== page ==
There's a nest with four Roseate Spoonbill chicks at Tampa's Lowry Park Zoo, but these guys aren't 'on the inventory', so to speak: a pair of wild Spoonbills chose to nest right outside of the zoo's Spoonbill exhibit!
Born earlier this month, all four chicks have survived and are growing fast. At just six weeks old, the chicks will fledge and leave the nest. But for now, they're still losing their fuzzy down and starting to show their first flight feathers. Developing flight feathers are at first surrounded by a protective sheath made of keratin, which the bird eventually removes by preening, allowing the feather to continue its development. In the photos below, these new pinfeathers look a bit like plastic straws.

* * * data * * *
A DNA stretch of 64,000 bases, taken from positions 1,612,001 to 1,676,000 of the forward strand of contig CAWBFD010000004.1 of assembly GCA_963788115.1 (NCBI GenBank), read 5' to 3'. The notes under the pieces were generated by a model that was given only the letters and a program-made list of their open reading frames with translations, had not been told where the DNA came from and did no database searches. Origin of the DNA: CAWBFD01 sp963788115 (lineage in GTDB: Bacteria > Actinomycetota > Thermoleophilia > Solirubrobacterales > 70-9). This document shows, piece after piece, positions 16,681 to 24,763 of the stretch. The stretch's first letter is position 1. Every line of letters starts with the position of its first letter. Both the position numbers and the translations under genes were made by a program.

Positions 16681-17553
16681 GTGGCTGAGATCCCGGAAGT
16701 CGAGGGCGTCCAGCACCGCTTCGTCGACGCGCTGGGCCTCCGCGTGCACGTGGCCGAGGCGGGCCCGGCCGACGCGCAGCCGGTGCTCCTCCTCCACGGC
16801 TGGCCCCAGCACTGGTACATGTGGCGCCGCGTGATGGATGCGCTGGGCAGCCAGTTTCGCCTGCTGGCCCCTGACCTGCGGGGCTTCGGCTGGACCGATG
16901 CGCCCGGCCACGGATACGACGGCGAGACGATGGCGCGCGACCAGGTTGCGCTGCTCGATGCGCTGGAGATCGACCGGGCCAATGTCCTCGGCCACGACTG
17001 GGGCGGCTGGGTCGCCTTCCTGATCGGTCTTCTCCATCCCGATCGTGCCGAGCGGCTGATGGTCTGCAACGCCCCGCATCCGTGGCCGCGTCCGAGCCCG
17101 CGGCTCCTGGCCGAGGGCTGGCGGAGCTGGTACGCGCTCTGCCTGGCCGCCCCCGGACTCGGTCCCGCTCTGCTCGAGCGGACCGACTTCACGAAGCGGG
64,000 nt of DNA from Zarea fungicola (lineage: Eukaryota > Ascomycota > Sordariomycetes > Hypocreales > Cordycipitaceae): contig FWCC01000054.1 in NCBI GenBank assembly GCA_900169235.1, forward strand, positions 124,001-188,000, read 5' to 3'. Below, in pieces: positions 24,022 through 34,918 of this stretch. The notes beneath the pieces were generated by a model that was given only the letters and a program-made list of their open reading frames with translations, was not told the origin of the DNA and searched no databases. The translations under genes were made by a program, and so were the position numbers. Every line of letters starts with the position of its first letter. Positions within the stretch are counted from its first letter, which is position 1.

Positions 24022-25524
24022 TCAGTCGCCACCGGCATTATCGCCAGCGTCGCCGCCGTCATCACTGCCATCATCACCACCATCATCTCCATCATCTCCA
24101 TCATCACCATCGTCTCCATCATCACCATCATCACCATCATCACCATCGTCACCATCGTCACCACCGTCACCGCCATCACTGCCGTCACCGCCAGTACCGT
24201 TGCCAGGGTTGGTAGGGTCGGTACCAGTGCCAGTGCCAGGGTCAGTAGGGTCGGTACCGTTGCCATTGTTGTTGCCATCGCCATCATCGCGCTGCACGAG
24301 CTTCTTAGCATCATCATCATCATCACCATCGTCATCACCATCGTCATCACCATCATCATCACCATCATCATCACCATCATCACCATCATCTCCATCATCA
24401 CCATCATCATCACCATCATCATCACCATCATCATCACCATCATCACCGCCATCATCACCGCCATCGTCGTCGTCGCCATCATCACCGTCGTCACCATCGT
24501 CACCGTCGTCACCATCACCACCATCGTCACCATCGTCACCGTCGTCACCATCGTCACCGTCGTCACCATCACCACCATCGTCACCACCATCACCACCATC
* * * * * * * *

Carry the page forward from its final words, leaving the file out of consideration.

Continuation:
Photo credits: Lowry Park Zoo
See and learn more after the fold.
Roseate Spoonbills are wading birds that live in coastal wetland regions of South America, the Caribbean, Central America and the Gulf Coast. They use their spoon-shaped bills to probe in mud for small invertebrates, amphibians and fish. Roseate Spoonbills feed and travel together in flocks that were once targeted by hunters for their beautiful pink feathers. By the 1930s, these birds were at high risk of being decimated in order to decorate ladies' hats. Now a protected species, Roseate Spoonbills have rebounded and are listed by the IUCN as a species of least concern.